Source: EM Mindset: Longevity – emdocs
Take a look at this article. Understand this is personal advice on how to have longevity and passion in the world of emergency medicine. But when you get down to the author’s top three insights, do this:
Forget the article is about emergency medicine physicians and substitute your own profession instead.
Nearly half of Americans would have trouble finding $400 to pay for an emergency. I’m one of them.
Source: Many Middle-Class Americans Are Living Paycheck to Paycheck – The Atlantic
Neal Gabler is a visiting professor in the MFA Creative Writing and Literature Program at the State University of New York, Stony Brook. He is the author of a forthcoming biography of Edward Kennedy and five other books.
Ever since my undergraduate days I’ve dreamed of being a writer. Not only do I love to write but I have to write. I write almost every day. I just don’t get paid to write. Having just read Neal Gabler’s article I feel the decision to pursue a different line of work and become a non-writer was a good decision. I just never thought that 40 years later I would be doing what I did for a living as a 22 year old kid fresh out of college.
“Fully 56% of millennials (compared with 43% of adults overall) with current or past student loans have delayed at least one major life event because of student loan debt, according to a survey of 1,000 adults released Wednesday by Bankrate.com. And a survey of 1,000 current and former students released last year by Citizens Bank came to similar conclusions: Roughly 90% of people ages 18 to 40 (most of this age group is made up of millennials) with student loans say that paying these loans has impacted their day-to-day life, including the achievement of some major life milestones.”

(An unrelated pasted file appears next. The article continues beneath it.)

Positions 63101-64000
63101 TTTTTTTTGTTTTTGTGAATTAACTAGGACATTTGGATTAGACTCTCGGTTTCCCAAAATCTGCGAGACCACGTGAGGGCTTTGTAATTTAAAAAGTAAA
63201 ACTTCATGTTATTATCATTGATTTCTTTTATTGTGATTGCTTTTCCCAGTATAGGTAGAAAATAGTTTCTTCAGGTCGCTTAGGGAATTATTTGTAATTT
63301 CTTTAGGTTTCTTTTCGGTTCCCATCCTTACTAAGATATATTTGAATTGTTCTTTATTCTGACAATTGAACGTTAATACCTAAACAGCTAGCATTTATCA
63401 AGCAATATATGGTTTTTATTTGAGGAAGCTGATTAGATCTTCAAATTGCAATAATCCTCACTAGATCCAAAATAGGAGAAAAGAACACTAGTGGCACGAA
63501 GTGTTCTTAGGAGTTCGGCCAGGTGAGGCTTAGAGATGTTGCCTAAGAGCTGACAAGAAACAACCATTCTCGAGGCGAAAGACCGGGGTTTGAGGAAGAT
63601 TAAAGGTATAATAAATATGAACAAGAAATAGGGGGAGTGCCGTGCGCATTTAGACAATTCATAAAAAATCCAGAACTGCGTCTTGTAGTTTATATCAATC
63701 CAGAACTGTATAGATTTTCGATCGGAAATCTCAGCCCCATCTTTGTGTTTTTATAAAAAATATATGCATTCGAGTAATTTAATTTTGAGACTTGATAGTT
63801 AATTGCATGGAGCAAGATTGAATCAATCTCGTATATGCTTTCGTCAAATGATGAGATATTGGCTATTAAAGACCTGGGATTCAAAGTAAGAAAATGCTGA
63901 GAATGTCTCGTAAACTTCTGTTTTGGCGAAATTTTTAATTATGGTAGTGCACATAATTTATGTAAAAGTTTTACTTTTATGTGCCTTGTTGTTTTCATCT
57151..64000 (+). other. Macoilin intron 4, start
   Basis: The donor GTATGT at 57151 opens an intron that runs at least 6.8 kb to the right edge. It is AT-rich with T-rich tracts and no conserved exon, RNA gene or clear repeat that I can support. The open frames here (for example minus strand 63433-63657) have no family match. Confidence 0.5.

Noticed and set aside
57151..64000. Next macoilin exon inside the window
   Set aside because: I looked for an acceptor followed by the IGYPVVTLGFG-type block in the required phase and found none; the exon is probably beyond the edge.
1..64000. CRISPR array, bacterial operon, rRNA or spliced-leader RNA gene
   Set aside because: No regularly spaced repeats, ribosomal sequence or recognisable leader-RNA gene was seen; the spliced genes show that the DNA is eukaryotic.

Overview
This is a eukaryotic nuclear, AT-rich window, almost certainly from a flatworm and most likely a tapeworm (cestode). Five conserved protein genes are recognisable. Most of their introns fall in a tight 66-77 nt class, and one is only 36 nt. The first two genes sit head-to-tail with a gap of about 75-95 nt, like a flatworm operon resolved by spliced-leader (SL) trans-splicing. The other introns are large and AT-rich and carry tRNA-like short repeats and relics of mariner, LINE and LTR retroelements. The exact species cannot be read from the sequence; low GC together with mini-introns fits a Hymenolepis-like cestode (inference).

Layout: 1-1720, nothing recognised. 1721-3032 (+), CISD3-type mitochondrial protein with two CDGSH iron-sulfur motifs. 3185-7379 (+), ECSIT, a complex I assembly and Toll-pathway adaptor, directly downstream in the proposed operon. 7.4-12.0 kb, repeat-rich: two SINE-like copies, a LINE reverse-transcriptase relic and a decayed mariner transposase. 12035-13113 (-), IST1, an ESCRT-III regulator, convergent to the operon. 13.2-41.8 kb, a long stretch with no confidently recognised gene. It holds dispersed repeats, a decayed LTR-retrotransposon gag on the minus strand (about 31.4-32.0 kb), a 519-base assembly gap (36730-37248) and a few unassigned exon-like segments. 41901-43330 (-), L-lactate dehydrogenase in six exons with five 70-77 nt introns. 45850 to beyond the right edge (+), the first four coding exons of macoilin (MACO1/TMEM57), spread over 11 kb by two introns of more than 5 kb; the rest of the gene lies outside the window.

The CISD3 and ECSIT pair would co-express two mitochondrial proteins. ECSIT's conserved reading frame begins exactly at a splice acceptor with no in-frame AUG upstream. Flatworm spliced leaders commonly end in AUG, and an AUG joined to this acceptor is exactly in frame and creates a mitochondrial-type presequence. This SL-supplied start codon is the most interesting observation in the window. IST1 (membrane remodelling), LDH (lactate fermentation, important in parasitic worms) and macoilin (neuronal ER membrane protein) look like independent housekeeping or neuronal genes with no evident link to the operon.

via This is why millennials will never grow up – MarketWatch.
Hint: student loan debt.
Writing Wednesdays: “I’m On A Mission”.
“The mission devours you, but it feeds you too. It endows you with focus. It lends your actions meaning. You define it and it defines you.
If you’re reading this blog, my guess is that you’re on a mission too. Don’t tell me. I don’t need to know what it is. I respect you just for having it. I salute you. If we pass in the street, I will see that mission in your eyes and I’ll silently honor it and honor you.
You had no choice in your mission, did you? You didn’t pick it. It picked you, just like it picked Jake and Elwood Blues.
That’s not bad company to be in.”
Have LinkedIn and Medium Killed the Old-Fashioned Blog? – HBR.
Publishing exclusively on LinkedIn or Medium is indeed the right choice for some people, particular if you are a new or intermittent writer. If you’ve already invested time in building a LinkedIn network, you’re going to find an audience a lot more quickly than if you start a site from scratch. And unlike an independent blog, there’s no need to commit to a regular posting frequency on LinkedIn: you can write a post whenever you have something to share or say, and even if that’s only a few times a year, you’re extending your professional credibility and voice in a context where it can be discovered. It’s also a great way to try out posting without investing in setup or making a long-term commitment: you can write a few posts, develop your own voice, and then decide if you want to commit to running your own site.
You are a former child star who uses radical clarity to create rocket science of collaborating in post-zombie invasion societies
via Generate your own bogus job description – Vox.